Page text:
On the 1st April, our team conducted a lesson on Natural Selection at the Mukamasaba School. The learning objectives of the session were:
- To understand that variations exist within a species
- To understand the effect variations have on survival
In order to best demonstrate this concept, we prepared a series of activities for the students to undertake; strong visuals also assisted us in our efforts.
The first activity of was based on a resource sheet that depicted three different zebras. The children looked at these intently and tried to decipher why something as strange as black and white stripes could aid in a zebra’s survival. We explained that the flashes of black and white confused predators, and that when running in a large herd, it made it very difficult for a predator to choose which animal to chase. Once the children had grasped this, they understood the difficulties that a zebra with no stripes may face.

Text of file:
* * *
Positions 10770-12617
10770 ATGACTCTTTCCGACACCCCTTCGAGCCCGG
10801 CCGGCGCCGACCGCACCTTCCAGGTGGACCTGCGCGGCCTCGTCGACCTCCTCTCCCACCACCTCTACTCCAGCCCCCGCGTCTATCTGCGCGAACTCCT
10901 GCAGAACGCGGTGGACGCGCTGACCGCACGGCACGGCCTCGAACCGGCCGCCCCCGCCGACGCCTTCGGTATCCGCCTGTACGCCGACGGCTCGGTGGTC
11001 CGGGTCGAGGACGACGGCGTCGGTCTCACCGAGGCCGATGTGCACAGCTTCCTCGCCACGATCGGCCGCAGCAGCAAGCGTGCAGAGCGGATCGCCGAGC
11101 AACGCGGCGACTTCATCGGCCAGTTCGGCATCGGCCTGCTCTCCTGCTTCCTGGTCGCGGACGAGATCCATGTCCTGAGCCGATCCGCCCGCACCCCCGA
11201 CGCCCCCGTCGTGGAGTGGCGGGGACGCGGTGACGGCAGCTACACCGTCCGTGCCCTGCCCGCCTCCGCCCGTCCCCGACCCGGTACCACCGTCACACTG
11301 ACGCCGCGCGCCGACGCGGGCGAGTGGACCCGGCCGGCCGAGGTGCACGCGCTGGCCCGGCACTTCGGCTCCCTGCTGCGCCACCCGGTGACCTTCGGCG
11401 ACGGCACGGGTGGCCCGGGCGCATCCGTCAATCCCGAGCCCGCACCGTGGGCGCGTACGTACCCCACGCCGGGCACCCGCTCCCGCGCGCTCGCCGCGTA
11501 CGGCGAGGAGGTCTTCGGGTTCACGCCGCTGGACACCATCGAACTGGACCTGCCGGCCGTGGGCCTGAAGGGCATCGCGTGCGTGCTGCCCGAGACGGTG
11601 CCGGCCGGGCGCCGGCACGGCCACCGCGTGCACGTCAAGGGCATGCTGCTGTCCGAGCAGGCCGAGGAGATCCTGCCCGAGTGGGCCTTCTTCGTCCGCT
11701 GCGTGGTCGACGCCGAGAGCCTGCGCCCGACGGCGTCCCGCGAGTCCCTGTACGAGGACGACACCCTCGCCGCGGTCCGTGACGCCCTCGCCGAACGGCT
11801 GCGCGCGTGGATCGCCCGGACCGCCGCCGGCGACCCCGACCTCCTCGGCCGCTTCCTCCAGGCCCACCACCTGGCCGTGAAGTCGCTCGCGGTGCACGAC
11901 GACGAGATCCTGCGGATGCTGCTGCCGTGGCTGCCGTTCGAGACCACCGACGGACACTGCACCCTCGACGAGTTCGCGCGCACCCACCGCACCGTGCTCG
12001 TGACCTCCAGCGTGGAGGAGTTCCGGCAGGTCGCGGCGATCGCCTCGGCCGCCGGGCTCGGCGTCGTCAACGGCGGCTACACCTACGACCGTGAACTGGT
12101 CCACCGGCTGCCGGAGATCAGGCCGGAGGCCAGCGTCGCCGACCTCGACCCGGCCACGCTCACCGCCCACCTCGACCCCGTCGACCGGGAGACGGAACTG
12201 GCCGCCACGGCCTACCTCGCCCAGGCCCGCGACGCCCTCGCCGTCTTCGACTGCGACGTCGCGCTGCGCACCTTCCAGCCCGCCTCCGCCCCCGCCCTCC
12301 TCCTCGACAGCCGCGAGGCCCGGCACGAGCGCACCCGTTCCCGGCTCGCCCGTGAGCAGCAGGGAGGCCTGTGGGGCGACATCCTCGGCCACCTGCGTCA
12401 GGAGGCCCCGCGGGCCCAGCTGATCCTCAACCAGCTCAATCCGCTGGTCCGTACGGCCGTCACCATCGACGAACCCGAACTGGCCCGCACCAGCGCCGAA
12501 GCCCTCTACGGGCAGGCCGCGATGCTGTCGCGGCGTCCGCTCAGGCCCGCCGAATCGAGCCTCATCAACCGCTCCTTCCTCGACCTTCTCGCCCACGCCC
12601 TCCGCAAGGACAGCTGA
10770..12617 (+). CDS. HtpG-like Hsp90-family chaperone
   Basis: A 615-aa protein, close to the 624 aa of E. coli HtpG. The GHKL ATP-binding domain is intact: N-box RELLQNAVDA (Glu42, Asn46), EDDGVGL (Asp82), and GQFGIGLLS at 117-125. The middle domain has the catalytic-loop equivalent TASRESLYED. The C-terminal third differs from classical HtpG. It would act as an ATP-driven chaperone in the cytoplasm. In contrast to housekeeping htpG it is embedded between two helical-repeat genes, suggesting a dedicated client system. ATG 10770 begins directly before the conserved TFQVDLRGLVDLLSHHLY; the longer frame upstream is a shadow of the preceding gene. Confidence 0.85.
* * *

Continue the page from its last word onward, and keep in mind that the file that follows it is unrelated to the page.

Following on from this exercise, we underwent a Natural Selection activity. This involved analysing the behaviour of zebras from one generation to the next with the objective of determining where differences arose and what the consequence of these was in the context of Natural Selection. The class was able to see where characteristics aided the animals in their survival and how these became more widespread among the species as a result, whereas on the other end of the spectrum, less advantageous adaptations died out. It was a simple game that gave an understanding to a complex rationale.
The final activity was carried out in pairs. Each student had to write a description of his or her partner, and then we asked everyone to stand up as we read these out one-by-one. Students had to sit down when they felt that the descriptions being read out no longer related to them. The purpose of this exercise was for everyone to see if the descriptions were detailed enough to single out individual persons. This exercise illustrated that a single species, e.g. humans, has variations.
We ended the lesson with a summary of what had been covered and informed everyone that next week’s lesson would discuss the ‘Evolution of the Human Race.’ Stay tuned.
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